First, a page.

Tesla has taken a bite out of the auto industry and made its stamp on the world forever. With the power and savings that a Tesla gives you it makes you wonder if Teslas are as cracked up to be as everyone makes them?
Since a Tesla cost so much to purchase shouldn’t we get access to free unlimited lifetime charging just for owning one? Well, unfortunately, the answer is not really. Tesla offers the first 400 kilowatt-hours for free every year (about 1,000 miles / 1,600 kilometers), but after going over that limit, owners will have to pay a small fee associated with driving around.
After so many years of offering free Supercharging, CEO Elon Musk said that it’s not sustainable and won’t be coming back.
For Tesla drivers and electric vehicle (EV) drivers alike, it’s safe to say that most of the time people charge their EV is from the comfort of their own home. For drivers that regularly charge their electric cars in public, they need to know where they can find the different charging networks that are located throughout the cities. To find these charging stations you can download different various apps on your phone to locate them.
There are three different primary methods used for charging networks. Pay to charge, pay a monthly subscription, or charge for free. Now, you would think that charging your car for free is always going to be the best-case scenario, and you’d be right to think that. However, there’s not always going to be a free charging network conveniently located close to you.
Free Charging Conditions (Tesla) – Tesla used to offer free unlimited charging of their supercharger stations but for the last couple of years they have been slowly phasing away from the free charging model that they used to offer.
All Tesla vehicles that were ordered before January 15th, 2017 (delivered before April 15th, 2017) have free lifetime Supercharging that goes with the vehicle (so look at purchasing an older model from a private party if you want to Supercharge for free). Unfortunately, finding a Tesla with the free Supercharging feature could prove to be difficult as these cars rarely get sold and when they do sell they get picked up fairly fast.
Paid Charging Conditions (Tesla) – All new Tesla models have been moved away from the free supercharging networks. From now on, any Tesla’s purchased after November 2nd, 2018 will automatically be on a paid model for supercharging their car at standalone supercharger sites.
Tesla is also part of a “destination network” where they’ve partnered with establishments such as hotels, retail stores, workplaces, multifamily entities, resorts, etc. to make charging your Tesla more convenient.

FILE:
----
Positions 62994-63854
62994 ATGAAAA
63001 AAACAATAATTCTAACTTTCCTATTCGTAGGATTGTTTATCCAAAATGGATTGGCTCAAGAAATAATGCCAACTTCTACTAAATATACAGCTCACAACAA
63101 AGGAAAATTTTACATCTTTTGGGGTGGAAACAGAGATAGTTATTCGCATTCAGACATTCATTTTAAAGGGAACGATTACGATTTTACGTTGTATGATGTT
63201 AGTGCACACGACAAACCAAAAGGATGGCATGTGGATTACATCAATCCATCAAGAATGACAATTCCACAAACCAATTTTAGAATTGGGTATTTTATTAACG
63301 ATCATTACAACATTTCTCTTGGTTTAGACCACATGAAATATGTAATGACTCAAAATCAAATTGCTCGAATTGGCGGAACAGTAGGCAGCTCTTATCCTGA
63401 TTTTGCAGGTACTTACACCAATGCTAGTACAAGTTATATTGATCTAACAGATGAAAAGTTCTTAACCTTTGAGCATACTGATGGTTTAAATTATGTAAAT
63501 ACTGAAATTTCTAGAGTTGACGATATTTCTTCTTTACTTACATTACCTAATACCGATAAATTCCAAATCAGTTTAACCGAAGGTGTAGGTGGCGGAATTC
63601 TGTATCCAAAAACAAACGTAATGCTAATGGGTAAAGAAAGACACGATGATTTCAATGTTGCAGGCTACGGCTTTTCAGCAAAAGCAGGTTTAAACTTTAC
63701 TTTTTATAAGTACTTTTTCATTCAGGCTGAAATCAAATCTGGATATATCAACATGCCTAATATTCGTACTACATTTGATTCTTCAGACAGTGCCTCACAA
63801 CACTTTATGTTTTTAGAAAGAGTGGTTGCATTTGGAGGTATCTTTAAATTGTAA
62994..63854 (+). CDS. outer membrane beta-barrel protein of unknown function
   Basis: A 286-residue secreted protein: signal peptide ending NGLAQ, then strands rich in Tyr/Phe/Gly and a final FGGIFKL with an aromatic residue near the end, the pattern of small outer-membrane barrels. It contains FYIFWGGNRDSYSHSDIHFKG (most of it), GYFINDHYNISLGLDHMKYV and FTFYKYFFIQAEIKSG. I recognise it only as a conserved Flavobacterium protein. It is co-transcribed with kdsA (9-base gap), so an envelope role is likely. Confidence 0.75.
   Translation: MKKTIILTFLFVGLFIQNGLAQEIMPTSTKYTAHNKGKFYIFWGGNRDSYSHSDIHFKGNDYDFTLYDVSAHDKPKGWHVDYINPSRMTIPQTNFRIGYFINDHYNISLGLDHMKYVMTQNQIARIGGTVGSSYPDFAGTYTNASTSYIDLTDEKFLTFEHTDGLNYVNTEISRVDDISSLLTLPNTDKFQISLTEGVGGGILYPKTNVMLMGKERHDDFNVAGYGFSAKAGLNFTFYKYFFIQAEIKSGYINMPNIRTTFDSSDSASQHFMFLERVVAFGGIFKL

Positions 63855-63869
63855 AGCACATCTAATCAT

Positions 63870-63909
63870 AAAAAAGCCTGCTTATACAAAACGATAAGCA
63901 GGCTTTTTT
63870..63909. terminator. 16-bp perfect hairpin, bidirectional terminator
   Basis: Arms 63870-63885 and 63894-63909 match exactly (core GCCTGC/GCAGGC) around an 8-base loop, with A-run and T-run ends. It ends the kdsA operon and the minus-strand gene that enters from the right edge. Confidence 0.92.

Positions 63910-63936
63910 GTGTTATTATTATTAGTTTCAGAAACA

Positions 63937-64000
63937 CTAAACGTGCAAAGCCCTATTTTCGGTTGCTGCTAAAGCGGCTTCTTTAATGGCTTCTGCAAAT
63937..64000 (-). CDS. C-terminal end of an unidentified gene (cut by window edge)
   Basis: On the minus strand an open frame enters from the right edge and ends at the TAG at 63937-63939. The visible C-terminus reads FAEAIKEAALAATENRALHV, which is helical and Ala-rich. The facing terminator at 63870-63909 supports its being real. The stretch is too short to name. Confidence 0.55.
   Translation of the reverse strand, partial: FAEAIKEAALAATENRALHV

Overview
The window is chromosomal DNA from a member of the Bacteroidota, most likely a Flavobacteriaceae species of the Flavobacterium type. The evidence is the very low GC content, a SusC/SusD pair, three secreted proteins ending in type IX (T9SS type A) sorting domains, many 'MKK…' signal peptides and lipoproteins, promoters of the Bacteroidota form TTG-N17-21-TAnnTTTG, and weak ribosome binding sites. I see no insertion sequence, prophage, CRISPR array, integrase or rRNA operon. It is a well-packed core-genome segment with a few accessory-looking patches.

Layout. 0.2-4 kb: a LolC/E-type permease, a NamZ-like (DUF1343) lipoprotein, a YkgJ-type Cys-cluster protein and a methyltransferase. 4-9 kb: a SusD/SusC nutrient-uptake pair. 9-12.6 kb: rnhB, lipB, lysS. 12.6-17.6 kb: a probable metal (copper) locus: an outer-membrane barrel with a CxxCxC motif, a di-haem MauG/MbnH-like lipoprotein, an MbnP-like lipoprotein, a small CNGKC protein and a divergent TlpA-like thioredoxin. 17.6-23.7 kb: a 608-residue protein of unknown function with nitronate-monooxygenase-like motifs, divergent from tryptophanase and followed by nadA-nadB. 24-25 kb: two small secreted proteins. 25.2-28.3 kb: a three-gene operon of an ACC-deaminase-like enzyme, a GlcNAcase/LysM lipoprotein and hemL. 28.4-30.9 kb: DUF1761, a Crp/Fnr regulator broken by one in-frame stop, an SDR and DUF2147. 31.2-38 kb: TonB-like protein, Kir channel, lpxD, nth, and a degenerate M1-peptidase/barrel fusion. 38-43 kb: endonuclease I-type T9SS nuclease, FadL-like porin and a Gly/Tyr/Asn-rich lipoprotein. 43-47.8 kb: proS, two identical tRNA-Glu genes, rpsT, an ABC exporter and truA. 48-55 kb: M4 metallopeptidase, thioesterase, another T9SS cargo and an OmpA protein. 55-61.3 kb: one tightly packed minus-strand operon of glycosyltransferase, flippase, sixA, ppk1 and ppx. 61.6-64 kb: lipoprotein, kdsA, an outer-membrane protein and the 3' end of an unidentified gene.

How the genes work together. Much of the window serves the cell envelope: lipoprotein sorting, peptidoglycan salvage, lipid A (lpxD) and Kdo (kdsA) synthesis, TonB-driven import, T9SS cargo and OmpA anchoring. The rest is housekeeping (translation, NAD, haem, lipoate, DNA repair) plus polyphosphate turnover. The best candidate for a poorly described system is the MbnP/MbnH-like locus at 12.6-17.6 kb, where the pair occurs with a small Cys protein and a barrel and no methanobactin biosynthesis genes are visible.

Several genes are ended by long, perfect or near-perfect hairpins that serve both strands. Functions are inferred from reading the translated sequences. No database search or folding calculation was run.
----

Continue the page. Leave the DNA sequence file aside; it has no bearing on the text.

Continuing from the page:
Tesla officially opened its first V3 (Version 3.0) Supercharger station to the public. It can charge up to 250 kW of power for their Model 3 vehicles and up to 200 kW of power on the latest Model X and Model S vehicles. The amount of charge you can get is insane compared to the older charging stations. With the V3 Supercharger you can charge a Model 3 Long Range Tesla to 75 miles in just five minutes (saving over 50% of charge time).
Tesla believes this will cut the average charge time for owners down to 15 minutes. Compare that to the older supercharging stations and it would take Tesla owners around 20 minutes to charge up to 50%, 40 minutes to charge all the way to 80%, and 75 minutes to fully charge your battery life.
Free Charging Offers by Hotels, Shopping Centers, Resorts
With Tesla’s Destination Charging network they offer incentives to businesses to add two free Destination Chargers, it’s not a supercharger but it is a level 2 Tesla Wall Connector, like the ones you can install in your house. The business can add additional chargers if they want to, however, they will have to pay a cost for that.
The thought process behind this is that if a hotel or restaurant opts to participate in this program anyone who brings up the Destination Charging network can decide to go to their business that offers the Destination Charger over the neighboring business that doesn’t have this amenity.
Tesla offers charging credits for anyone who purchased their Model X and Model S on or before November 2nd, 2018, so if you’re looking for any charging credits and you haven’t already bought a Tesla yet, you’re out of luck in that regards. The good news is that you can still receive six free months of charging at a supercharger station when you buy a Tesla using a referral code.